You are previewing Nagios, 2nd Edition.

Nagios, 2nd Edition

Cover of Nagios, 2nd Edition by Wolfgang Barth Published by No Starch Press
  1. Nagios: System and Network Monitoring, 2nd Edition
    1. Foreword to the second edition
      1. What's New in the Second Edition?
      2. Information Sources on the Internet
    2. Introduction
      1. The tests
      2. The suppliers of information
      3. Keeping admins up-to-date
      4. Taking in information from outside
      5. Other tools for network monitoring
      6. About This Book
      7. Further notes on the book
      8. Note of Thanks
    3. I. From Source Code to a Running Installation
      1. 1. Installation
      2. 2. Nagios Configuration
      3. 3. Startup
    4. II. In More Detail...
      1. 4. Nagios Basics
      2. 5. Service Checks and How They Are Performed
      3. 6. Plugins for Network Services
      4. 7. Testing Local Resources
      5. 8. Plugins for Special Tasks
      6. 9. Executing Plugins via SSH
      7. 10. The Nagios Remote Plugin Executor (NRPE)
      8. 11. Collecting Information Relevant for Monitoring with SNMP
      9. 12. The Nagios Notification System
      10. 13. Passive Tests with the External Command File
      11. 14. The Nagios Service Check Acceptor (NSCA)
      12. 15. Distributed Monitoring
    5. III. The Web Interface and Other Ways to Visualize Nagios Data
      1. 16. The Classical Web Interface
      2. 17. Flexible Web Interface with the NDOUtils
      3. 18. NagVis
      4. 19. Graphic Display of Performance Data
    6. IV. Part IV Special Applications
      1. 20. Monitoring Windows Servers
      2. 21. Monitoring Room Temperature and Humidity
      3. 22. Monitoring SAP Systems
      4. 23. Processing Events with the EventDB
    7. V. Part V Development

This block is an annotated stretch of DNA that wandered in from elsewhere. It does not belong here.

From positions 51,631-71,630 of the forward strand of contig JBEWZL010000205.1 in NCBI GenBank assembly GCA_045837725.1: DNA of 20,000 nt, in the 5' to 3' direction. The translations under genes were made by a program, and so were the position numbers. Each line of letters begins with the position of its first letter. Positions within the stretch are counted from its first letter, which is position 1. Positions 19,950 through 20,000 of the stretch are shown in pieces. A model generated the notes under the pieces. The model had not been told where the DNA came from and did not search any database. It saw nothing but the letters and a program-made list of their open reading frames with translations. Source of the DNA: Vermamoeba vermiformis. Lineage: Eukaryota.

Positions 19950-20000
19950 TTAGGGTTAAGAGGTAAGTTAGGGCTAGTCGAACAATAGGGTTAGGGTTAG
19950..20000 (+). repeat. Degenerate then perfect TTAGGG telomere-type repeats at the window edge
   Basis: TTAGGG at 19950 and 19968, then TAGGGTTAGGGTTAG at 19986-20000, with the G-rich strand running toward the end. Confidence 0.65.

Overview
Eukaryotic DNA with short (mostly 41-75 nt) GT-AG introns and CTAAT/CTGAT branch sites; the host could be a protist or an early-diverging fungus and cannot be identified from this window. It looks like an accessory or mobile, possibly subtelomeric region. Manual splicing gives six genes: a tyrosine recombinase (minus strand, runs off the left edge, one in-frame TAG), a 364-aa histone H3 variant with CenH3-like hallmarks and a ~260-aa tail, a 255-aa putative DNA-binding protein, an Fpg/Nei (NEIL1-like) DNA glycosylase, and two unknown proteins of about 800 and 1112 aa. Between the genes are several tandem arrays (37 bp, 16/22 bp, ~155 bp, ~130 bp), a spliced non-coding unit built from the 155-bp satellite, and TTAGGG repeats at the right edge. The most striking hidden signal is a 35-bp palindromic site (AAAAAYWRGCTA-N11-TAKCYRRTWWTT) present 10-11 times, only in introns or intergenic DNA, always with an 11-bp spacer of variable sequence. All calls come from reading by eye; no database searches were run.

1. 24. Writing Your Own Plugins
      2. 25. Determining File and Directory Sizes
      3. 26. Monitoring Oracle with the Instant Client
    8. VI. Part VI Appendixes
      1. A. An Overview of the Nagios Configuration Parameters
      2. B. Rapidly Alternating States: Flapping
      3. C. Event Handlers
      4. D. Macros
      5. E. Single Sign-On for the Nagios Web Interface
      6. F. Tips on Optimizing Performance
      7. G. The Embedded Perl Interpreter
      8. H. What's New in Nagios 3.0?

Chapter 9. Executing Plugins via SSH

Local plugins, that is, programs that only run tests locally because there are no network protocols available, must be installed on the target system and started there. They check processes, CPU load, or how much free hard disk capacity is still available, among other things.

But if you still want to execute these plugins from the Nagios server, it is recommended that you use the secure shell, especially if any kind of Unix system is installed on the machine to be tested—a Secure Shell daemon will almost always be running on such a target system, and you do not require any special permissions to run most plugins. The Nagios administrator needs nothing more than an account, which he can use from the Nagios server. ...

The best content for your career. Discover unlimited learning on demand for around $1/day.